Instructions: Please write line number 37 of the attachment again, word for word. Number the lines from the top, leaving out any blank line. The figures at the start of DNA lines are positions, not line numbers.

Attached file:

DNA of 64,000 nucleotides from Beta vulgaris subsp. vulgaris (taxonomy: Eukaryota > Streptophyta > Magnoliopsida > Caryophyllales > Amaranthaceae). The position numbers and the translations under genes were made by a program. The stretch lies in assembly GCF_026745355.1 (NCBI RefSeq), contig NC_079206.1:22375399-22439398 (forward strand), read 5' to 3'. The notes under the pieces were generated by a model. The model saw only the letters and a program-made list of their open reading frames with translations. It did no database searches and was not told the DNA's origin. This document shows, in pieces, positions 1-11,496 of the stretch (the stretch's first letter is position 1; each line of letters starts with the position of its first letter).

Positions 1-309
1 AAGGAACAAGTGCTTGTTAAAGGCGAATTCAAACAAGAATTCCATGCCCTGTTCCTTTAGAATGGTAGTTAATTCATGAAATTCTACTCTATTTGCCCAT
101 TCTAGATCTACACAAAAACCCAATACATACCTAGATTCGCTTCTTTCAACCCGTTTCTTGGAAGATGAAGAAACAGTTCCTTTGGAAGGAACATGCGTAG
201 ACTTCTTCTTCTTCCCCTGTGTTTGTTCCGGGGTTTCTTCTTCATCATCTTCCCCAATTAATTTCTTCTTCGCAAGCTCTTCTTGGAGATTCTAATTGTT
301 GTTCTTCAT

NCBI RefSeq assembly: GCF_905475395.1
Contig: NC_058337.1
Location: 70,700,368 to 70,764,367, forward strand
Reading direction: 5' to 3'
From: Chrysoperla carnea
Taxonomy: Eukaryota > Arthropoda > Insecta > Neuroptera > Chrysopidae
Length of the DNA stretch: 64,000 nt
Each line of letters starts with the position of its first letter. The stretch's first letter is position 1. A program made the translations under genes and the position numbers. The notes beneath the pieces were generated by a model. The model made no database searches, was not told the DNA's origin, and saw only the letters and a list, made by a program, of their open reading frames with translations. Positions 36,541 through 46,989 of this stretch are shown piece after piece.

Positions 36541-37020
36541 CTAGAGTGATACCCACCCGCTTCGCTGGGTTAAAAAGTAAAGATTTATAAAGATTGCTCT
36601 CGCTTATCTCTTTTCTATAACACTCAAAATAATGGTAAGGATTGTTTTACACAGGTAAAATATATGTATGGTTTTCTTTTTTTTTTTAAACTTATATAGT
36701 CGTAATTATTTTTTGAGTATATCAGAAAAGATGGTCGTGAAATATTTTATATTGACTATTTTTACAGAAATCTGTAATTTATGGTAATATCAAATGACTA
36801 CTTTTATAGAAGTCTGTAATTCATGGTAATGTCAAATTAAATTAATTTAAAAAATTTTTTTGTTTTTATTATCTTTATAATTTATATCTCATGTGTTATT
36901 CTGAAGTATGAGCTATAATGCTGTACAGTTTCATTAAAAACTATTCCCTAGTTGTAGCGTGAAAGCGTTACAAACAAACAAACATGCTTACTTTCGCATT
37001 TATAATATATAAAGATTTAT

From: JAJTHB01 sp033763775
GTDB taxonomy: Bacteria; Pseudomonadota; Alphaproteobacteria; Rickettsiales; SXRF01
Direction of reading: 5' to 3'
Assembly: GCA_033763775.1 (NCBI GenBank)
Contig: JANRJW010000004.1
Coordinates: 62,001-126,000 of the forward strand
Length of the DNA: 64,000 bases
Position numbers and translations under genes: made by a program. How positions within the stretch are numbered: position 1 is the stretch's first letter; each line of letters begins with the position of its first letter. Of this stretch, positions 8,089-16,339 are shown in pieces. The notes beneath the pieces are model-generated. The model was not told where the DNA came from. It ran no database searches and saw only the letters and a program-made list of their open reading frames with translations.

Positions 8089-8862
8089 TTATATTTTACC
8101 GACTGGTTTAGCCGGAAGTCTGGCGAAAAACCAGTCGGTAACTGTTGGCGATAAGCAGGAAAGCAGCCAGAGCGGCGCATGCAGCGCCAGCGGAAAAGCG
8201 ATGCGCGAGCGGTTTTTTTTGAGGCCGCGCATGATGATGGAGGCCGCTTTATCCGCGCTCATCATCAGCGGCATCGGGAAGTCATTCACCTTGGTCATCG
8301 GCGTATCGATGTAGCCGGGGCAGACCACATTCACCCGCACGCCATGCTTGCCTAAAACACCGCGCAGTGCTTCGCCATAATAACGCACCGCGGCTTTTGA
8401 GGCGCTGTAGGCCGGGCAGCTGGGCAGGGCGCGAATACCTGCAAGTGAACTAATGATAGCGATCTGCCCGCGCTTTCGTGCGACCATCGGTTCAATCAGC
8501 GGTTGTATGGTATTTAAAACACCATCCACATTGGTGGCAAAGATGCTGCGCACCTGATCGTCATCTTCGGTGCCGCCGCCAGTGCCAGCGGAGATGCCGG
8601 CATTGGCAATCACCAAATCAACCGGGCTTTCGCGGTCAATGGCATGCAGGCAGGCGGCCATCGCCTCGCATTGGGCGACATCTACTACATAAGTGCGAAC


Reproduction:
8601 CATTGGCAATCACCAAATCAACCGGGCTTTCGCGGTCAATGGCATGCAGGCAGGCGGCCATCGCCTCGCATTGGGCGACATCTACTACATAAGTGCGAAC